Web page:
The most popular restaurants on Factors Walk are Vic’s on the River and Cafe M.

I think Graveface Museum gets my pick as the most interesting place to visit along Factors Walk, but the entire area is loaded with hidden (and not-so-hidden) history.

Related Reading: 21 Photos That’ll Make You Want to Visit Factors Walk

City Market

City Market is a popular spot amongst tourists. Locals rarely go there.

It’s located in the northwest section of the Historic District.

It consists of two blocks filled with open-air markets, shops, restaurants, bars, and art studios.

It’s common to find live music in City Market, and there are some neat attractions in the area that make it worth visiting.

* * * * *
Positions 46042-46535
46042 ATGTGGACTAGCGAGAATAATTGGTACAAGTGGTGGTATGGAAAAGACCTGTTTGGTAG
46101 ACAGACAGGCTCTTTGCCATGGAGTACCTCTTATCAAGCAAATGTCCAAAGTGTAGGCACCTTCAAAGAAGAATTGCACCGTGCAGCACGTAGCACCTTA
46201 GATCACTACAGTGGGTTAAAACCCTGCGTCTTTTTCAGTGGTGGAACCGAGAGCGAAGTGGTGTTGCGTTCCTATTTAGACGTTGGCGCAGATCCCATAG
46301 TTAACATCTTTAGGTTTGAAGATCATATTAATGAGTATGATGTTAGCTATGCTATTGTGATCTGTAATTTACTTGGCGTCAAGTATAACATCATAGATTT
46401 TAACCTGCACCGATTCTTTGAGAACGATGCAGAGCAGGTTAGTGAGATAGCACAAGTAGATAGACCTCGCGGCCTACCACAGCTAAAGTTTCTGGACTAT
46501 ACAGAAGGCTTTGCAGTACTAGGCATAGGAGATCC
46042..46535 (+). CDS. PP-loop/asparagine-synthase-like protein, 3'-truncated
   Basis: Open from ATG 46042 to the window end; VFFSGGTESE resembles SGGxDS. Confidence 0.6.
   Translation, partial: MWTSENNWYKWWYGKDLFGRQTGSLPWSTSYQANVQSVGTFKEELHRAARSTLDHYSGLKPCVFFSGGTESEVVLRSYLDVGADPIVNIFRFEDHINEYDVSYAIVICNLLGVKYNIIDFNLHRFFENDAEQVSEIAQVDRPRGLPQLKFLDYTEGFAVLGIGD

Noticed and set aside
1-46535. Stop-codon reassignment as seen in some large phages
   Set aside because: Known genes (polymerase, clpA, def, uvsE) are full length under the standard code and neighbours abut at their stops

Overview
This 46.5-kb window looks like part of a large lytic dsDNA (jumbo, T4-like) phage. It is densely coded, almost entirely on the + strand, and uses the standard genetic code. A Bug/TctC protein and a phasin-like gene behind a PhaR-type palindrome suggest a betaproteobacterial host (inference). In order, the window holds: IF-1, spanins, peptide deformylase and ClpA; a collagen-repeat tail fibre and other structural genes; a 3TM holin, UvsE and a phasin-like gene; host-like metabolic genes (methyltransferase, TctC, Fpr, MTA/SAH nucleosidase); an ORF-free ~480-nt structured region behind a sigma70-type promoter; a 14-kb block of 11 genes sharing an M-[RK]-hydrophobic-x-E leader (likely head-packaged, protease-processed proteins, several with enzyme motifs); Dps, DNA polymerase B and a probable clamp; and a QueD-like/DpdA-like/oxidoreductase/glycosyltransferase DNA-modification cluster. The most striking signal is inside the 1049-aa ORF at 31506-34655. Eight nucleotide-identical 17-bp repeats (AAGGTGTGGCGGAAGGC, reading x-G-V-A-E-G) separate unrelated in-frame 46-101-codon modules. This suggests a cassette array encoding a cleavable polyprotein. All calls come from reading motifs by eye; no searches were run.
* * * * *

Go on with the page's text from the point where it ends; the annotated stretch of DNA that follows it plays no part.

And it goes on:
Gold sign with white lettering that reads City Market, and historic brick buildings in the background
Historic marker in front of First African Baptist Church in Savannah
Evening street scene of bar entrances and neon signs in Savannah's Historic District

The most popular restaurants in City Market are Vinnie Van Go Go’s Pizza (my fave) and Belford’s Seafood and Steaks.

Byrd Cookie Company and Savannah Candy Kitchen are the top snack spots.

Prohibition Museum gets my pick as the most interesting place to visit, but it’s also fun to tour the artists’ studios on the upper level of City Market.

You can watch artists while they work, ask questions about their process, and even purchase finished pieces.

Be sure to tour nearby First African Baptist Church while you’re in the area.

It’s adjacent to City Market and is loaded with historical significance.